And that’s also where Blassreiter really benefits from being released in half-season boxsets. Even though an awful lot happens in the first four episodes, at that point the show’s overall direction is still a complete mystery. Gerd, the star of the first two episodes, is reduced to a background character, and the remaining cast is left competing for the viewer’s attention. If people were buying this show in four-episode chunks, I can’t help but imagine a lot of people giving up on Blassreiter after one disc because the show isn’t "going anywhere." In contrast, by the end of this half-season set the cast has been completely run through the ringer, making it hard to imagine what they could do for an encore but leaving you eager to find out.

Blassreiter builds a compelling mystery, but it isn’t without its cheesy moments. So much of the drama in the early episodes is fomented by having people conveniently overhear conversations they aren’t supposed to hear, and a lot of time is wasted with unnecessary repetition, as characters look off in the distance pensively as conversations that happened seconds ago are repeated ad nauseam for (melo)dramatic effect. But the constant forward momentum tends to overcome any momentary clumsiness.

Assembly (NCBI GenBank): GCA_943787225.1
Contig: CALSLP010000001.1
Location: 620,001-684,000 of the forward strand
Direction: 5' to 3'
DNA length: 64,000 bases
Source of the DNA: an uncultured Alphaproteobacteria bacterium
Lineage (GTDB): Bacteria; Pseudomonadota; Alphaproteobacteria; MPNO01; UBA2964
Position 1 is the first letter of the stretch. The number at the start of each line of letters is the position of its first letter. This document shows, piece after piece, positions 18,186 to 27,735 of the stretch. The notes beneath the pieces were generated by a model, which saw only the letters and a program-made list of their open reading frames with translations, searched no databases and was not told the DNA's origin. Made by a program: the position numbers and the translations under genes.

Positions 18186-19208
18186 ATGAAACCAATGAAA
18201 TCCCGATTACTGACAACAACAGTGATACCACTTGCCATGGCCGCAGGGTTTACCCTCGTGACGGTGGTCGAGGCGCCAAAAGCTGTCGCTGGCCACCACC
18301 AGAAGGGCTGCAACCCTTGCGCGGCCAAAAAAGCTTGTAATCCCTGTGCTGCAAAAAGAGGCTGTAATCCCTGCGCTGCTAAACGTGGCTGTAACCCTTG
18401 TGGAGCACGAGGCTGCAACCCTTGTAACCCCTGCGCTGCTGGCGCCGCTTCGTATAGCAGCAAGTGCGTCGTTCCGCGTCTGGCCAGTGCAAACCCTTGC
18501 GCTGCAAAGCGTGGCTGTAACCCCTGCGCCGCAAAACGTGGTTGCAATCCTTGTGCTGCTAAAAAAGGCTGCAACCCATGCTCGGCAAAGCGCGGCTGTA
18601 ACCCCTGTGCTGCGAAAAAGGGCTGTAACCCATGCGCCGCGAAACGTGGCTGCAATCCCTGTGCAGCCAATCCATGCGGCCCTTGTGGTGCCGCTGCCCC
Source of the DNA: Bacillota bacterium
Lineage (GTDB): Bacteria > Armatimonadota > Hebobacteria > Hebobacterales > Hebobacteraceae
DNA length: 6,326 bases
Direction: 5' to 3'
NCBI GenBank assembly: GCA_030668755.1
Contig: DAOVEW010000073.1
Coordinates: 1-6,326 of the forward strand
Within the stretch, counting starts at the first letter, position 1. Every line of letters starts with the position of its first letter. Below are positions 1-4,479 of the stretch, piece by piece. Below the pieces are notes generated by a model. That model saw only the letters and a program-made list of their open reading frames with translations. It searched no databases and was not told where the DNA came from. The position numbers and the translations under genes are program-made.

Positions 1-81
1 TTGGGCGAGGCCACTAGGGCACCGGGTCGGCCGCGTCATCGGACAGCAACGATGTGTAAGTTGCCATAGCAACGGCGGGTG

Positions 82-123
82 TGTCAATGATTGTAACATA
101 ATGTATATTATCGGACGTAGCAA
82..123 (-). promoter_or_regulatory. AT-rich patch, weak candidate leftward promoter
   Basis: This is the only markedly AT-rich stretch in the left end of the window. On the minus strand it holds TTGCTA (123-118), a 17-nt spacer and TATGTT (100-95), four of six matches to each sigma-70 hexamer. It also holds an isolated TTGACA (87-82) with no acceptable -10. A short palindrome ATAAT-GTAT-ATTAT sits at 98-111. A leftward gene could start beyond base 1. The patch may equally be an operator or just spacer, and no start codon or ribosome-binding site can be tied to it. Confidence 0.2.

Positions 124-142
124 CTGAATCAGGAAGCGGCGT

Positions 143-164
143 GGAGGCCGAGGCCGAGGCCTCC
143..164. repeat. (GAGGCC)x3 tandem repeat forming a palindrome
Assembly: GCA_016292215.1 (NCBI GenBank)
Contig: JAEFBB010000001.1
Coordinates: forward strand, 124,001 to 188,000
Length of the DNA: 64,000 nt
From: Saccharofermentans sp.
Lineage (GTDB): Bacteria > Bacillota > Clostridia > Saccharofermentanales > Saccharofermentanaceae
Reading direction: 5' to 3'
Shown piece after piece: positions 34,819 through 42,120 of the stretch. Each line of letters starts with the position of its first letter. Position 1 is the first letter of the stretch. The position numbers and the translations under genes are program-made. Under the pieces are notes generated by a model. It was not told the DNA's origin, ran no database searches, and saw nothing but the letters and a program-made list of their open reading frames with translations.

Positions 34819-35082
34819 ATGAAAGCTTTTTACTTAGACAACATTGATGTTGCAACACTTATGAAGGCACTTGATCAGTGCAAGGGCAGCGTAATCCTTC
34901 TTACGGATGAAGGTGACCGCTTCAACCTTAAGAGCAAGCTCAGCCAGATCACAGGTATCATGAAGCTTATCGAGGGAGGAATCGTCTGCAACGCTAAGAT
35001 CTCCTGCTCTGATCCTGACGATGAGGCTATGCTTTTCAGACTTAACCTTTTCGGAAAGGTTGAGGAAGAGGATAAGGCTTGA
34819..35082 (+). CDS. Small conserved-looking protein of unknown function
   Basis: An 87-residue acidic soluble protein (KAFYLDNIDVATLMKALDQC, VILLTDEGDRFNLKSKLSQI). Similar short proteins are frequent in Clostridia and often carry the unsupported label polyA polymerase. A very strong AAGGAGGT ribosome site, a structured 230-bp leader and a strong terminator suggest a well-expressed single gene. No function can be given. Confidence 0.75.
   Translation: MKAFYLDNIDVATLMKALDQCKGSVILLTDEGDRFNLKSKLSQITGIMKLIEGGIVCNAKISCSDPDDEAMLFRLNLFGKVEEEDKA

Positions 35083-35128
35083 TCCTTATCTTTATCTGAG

Given the show’s melodramatic nature, the English dub is spot-on. It’s not so much that the acting is better—the Japanese actors actually do a much better job of pulling subtle emotions and nuance out of their characters—but the bare bones subtitle script robs the show of its punch. The dub just plain fits the material better, packing in the ludicrous action movie dialogue ("I’m wasting good machismo here!") and enough casual, unnecessary swearing to give you flashbacks to the dubs of the early-90s. The dub does play fast and loose with the original script, however, sometimes completely changing the intended meaning: when the XAT starts to suspect their boss of some shady dealings, team member Al says "I’m all for it" in the subtitles, while in the dub he dismissively mutters "Frankly, I don’t give a shit." Given that, anyone looking for a faithful translation should probably avoid the dub at all costs, but its over-the-top nature makes an effective addition to the show’s overall grim-and-gritty atmosphere.

Given past Gonzo efforts like Last Exile or Burst Angel, it’s not surprising that the studio leans heavily on CGI for Blassreiter. Virtually everything on the screen that’s not a run-of-the-mill person is computer generated, from the ornately-designed Amalgams to ordinary cars, trucks, and helicopters. When it’s done right, it works beautifully: the carefully choreographed Demoniac fights, with their constantly shifting camera angles and wicked use of slow motion, are a sight to behold. Unfortunately, for pretty much everything else, the CGI doesn’t work so well: the vehicles are distractingly bare bones, and the motorcycle-riding humans suffer from too many slight imperfections and weirdly unnatural hand movements (also known as Final Fantasy: The Spirits Within syndrome).